"No," was all the mayor said when asked Monday whether he would lend his support to any of the candidates — including Rangel or opponent state Sen. Adriano Espaillat, who appeared with him at a Monday press conference on affordable housing.
"I know the three leading candidates very well. I've worked with all of them and I think there's times, especially in the context of the Democratic primary, where you say it's not a particularly appropriate place to get involved for a variety of reasons," de Blasio later explained on a follow up question, on the heels of a round of banter and laughs with Espaillat, who stood on the opposite side of the stage from Rangel.
"I had to make the baseline decision that I think I should be involved and I came to the conclusion that I should not be and we'll obviously know in two weeks who the Democratic nominee is and at that time I'll support the Democratic nominee," the mayor added.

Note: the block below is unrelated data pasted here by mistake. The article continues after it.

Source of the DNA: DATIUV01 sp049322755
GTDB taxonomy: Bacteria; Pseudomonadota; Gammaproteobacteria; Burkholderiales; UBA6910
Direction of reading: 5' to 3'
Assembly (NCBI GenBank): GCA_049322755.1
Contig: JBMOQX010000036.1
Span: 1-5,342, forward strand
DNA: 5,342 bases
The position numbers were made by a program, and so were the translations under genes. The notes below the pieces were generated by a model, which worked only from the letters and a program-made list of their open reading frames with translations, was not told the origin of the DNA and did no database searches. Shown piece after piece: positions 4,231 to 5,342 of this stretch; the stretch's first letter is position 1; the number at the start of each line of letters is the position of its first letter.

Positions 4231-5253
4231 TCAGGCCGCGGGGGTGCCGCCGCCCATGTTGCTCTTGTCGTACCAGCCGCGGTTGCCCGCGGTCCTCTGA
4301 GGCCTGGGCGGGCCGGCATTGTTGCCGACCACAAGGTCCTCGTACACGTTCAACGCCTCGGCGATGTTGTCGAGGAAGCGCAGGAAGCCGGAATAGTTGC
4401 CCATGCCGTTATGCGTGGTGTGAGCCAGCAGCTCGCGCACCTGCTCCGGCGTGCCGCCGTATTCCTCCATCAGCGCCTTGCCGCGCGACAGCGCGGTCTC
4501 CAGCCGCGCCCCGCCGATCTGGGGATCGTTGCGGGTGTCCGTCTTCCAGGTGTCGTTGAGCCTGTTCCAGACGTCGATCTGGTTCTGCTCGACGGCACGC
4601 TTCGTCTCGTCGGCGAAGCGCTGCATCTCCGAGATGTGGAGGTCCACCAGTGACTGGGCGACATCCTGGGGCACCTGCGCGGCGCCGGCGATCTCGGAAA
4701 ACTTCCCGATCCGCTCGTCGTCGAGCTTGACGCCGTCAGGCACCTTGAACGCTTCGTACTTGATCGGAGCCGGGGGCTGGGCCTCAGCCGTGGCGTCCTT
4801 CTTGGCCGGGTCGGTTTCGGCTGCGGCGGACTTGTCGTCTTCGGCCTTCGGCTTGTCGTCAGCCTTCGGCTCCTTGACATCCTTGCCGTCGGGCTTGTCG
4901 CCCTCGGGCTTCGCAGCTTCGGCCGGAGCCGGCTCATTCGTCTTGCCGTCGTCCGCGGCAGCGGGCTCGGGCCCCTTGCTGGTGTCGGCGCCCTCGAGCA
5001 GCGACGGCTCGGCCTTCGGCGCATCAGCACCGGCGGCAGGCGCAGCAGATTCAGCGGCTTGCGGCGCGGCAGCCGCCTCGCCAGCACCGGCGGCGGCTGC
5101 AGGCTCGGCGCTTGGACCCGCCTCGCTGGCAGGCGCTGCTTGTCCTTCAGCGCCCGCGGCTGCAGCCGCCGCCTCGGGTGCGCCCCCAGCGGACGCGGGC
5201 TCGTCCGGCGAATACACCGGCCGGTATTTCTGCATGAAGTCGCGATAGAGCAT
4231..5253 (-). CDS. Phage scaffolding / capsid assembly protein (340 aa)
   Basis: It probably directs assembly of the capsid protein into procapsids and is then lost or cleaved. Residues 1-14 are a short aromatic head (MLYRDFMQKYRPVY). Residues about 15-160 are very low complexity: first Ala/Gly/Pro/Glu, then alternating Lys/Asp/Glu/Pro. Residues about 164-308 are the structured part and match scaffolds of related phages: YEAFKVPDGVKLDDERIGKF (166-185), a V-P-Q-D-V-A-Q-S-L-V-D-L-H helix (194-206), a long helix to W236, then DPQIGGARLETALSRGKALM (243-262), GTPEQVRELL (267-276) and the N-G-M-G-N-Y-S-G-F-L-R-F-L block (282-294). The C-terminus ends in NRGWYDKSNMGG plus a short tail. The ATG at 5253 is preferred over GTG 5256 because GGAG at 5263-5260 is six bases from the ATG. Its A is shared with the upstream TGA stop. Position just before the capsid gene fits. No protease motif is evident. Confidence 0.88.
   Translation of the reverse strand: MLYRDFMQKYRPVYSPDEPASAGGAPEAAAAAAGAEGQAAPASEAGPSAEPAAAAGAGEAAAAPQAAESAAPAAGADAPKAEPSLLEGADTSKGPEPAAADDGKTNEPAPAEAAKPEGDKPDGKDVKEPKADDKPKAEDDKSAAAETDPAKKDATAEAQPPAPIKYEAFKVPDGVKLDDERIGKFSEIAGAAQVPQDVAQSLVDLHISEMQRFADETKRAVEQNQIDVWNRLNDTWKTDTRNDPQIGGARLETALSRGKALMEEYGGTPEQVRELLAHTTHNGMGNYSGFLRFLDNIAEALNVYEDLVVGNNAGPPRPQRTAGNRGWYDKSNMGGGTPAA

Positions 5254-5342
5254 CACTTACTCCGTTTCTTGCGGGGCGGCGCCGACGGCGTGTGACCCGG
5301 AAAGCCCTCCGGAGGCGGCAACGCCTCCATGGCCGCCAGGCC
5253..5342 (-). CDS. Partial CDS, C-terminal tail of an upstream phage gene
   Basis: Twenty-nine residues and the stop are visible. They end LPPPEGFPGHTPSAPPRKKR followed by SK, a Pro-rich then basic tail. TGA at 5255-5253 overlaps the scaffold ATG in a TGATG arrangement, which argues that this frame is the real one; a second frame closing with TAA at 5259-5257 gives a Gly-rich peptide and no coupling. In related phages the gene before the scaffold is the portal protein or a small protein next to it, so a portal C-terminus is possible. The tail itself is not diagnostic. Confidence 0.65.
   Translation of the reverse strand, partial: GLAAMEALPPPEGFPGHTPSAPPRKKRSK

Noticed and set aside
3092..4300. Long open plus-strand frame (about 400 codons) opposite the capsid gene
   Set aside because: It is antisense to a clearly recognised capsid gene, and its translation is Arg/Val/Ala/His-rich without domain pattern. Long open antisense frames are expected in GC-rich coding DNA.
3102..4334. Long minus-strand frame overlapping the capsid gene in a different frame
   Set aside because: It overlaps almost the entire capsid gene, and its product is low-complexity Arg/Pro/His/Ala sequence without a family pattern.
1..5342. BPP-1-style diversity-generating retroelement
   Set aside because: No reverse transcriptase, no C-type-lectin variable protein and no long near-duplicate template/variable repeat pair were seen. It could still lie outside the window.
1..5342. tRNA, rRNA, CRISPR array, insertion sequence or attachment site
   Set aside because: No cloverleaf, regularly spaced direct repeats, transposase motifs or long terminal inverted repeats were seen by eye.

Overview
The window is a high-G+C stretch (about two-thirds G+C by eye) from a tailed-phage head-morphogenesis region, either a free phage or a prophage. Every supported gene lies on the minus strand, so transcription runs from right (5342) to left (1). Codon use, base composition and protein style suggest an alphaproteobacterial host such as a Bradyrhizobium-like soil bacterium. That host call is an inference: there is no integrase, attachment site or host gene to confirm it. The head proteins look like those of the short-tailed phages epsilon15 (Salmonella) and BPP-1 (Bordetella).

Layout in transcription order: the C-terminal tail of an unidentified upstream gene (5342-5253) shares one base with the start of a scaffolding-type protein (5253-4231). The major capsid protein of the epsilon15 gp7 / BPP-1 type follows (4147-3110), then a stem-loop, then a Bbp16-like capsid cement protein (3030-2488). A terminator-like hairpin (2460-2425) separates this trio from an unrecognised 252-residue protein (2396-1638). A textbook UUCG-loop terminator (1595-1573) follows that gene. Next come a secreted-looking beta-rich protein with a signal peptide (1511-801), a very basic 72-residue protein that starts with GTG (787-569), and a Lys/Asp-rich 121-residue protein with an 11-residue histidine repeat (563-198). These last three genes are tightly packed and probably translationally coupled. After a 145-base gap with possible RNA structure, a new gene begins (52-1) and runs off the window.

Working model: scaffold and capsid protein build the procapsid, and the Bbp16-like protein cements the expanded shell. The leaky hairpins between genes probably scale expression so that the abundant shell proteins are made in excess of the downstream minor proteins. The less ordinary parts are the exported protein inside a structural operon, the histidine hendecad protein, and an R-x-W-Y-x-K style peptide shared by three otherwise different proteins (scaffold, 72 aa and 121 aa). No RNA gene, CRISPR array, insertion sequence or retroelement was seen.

Rangel, seeking his 23rd term in Congress, received the endorsement of former Mayor Michael Bloomberg in 2012 during his tough primary against Espaillat, who is running again. Also in the race are the Rev. Michael Walrond and Yolonda Garcia.
Both the Rangel and Espaillat camps declined to comment about de Blasio's decision.
Political consultant Basil Smikle said de Blasio's non-endorsement makes sense given the political realities in Upper Manhattan and the fact that many believe the primary will be close.
"De Blasio has had a very long relationship with Harlem and Rangel, but the Latino community is really growing in political power, especially in northern Manhattan," said Smikle. "They both are constituencies — especially since de Blasio put much political capital into having Melissa (Mark-Viverito) as speaker — that are too important for him to upset one over the other."
A New York Times, NY1 and Siena College poll from May showed Rangel with a 9 point lead over Espaillat.
But Rangel could take the non-endorsement as a slap in the face.
"Most people believe Rangel would expect that endorsement and want it,'" Smikle said.